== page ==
Finally, it is never too early for you to start taking your boat safety courses. Even if you are of age and live in a state that does not require it... you need to study the boating laws, rules of the road, and all thing related to boat safety.

    You have a lot of options here... So, you can do it...

    Happy & Safe Boating,

    John

    http://boatwrights.org

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  • 10 years ago

    Your best introduction would be to hire a small motor cruiser for a week on an inland lake or waterway, and along with this also hire a dinghy. For sailing, or just for rowing.

    The type provided will be very easy to sail, with a so called standing lugsail rig, if you chose a sailing craft that is.

    You will learn to sail; row; moor up, and possibly negotiate tides and bridges and otherwise handle the two vessels in a very short period of time. And you will have a thoroughly enjoyable time too.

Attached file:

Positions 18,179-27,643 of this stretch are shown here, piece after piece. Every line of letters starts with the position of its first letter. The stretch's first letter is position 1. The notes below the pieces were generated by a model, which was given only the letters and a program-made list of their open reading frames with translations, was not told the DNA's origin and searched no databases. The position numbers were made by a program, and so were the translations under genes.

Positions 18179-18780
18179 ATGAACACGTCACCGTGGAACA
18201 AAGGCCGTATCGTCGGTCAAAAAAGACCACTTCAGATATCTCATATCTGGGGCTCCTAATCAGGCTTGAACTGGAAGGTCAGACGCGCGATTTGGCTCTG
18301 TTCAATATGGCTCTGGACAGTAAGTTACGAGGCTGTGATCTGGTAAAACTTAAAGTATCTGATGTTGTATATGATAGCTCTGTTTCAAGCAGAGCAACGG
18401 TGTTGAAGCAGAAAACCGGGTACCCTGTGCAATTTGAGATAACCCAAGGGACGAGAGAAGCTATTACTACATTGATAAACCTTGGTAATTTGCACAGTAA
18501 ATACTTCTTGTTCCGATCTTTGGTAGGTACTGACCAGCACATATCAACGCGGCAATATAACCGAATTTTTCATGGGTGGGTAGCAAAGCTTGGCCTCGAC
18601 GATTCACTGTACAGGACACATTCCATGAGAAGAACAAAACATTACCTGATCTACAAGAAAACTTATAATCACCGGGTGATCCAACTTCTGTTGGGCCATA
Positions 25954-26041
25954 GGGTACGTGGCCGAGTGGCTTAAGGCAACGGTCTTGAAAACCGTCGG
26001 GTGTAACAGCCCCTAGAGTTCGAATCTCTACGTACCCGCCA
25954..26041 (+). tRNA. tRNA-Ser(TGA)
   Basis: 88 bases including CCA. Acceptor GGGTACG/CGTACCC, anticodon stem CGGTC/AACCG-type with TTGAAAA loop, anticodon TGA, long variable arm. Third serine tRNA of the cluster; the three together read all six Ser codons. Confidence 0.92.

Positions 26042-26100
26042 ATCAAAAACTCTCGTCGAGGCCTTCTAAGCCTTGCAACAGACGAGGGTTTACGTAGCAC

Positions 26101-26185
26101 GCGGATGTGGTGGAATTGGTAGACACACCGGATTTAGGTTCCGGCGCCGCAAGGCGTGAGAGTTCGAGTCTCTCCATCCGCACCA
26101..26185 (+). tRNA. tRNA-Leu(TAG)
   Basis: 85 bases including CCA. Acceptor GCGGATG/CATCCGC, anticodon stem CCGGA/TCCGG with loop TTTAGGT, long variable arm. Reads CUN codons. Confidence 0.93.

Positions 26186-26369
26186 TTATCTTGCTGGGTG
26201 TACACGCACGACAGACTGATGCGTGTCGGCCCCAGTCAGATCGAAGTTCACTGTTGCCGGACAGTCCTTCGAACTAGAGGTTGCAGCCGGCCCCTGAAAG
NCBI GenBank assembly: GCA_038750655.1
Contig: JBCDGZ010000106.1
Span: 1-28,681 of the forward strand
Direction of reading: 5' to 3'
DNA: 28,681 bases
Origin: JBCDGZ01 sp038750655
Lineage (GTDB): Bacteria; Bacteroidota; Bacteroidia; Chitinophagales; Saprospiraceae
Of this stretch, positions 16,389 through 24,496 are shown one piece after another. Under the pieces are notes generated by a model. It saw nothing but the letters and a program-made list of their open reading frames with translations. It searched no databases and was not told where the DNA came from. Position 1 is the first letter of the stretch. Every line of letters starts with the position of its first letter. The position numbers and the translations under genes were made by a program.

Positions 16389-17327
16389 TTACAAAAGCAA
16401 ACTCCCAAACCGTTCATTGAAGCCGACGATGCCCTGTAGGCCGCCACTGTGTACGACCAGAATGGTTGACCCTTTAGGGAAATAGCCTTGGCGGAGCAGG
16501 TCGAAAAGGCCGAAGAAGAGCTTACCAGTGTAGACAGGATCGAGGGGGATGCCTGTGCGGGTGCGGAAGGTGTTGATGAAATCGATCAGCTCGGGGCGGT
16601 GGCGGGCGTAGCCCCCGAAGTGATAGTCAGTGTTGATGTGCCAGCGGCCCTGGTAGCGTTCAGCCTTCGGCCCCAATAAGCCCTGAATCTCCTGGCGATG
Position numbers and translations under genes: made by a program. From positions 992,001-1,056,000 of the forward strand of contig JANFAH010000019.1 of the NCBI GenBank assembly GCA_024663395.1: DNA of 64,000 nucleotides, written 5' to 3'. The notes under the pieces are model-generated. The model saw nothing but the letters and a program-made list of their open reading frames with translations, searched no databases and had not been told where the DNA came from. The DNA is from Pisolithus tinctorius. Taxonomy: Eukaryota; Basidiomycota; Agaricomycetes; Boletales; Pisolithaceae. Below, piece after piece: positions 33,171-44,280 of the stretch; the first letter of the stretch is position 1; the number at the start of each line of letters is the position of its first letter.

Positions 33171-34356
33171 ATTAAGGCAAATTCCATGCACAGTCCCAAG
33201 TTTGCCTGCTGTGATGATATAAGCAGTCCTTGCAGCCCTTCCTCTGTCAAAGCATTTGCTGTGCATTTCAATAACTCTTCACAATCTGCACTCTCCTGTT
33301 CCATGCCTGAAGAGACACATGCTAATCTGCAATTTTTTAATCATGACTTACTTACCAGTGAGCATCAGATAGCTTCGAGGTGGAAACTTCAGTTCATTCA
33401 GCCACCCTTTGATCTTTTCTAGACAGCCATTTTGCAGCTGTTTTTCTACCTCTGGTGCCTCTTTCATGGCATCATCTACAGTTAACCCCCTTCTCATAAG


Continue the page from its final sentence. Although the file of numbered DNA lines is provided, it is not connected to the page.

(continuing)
Then you will be in a much more elevated position to decide on where to go from there - from your own experience and point of view, yourself.

    If you like boating and want to get afloat, it is always great to have access to a robust little dinghy in which to go for a row on the river. Be sure and get a good quality buoyancy aid (lifejacket) for you and each of your crew, if any. And if you get a sailing dinghy, be sure that it has so called built-in buoyancy. So in the hopefully unlikely event that it capsizes, it will not sink.

    But make no mistake about it: there are very few boat owners indeed who actually get to spend much time aboard their boats! The boat will in almost all cases be costing you some sort of money whether you use it or not, so it is almost certain that not only will hiring one occasionally be a whole lot cheaper, you will have a much nicer vessel to enjoy when you do have time to go boating.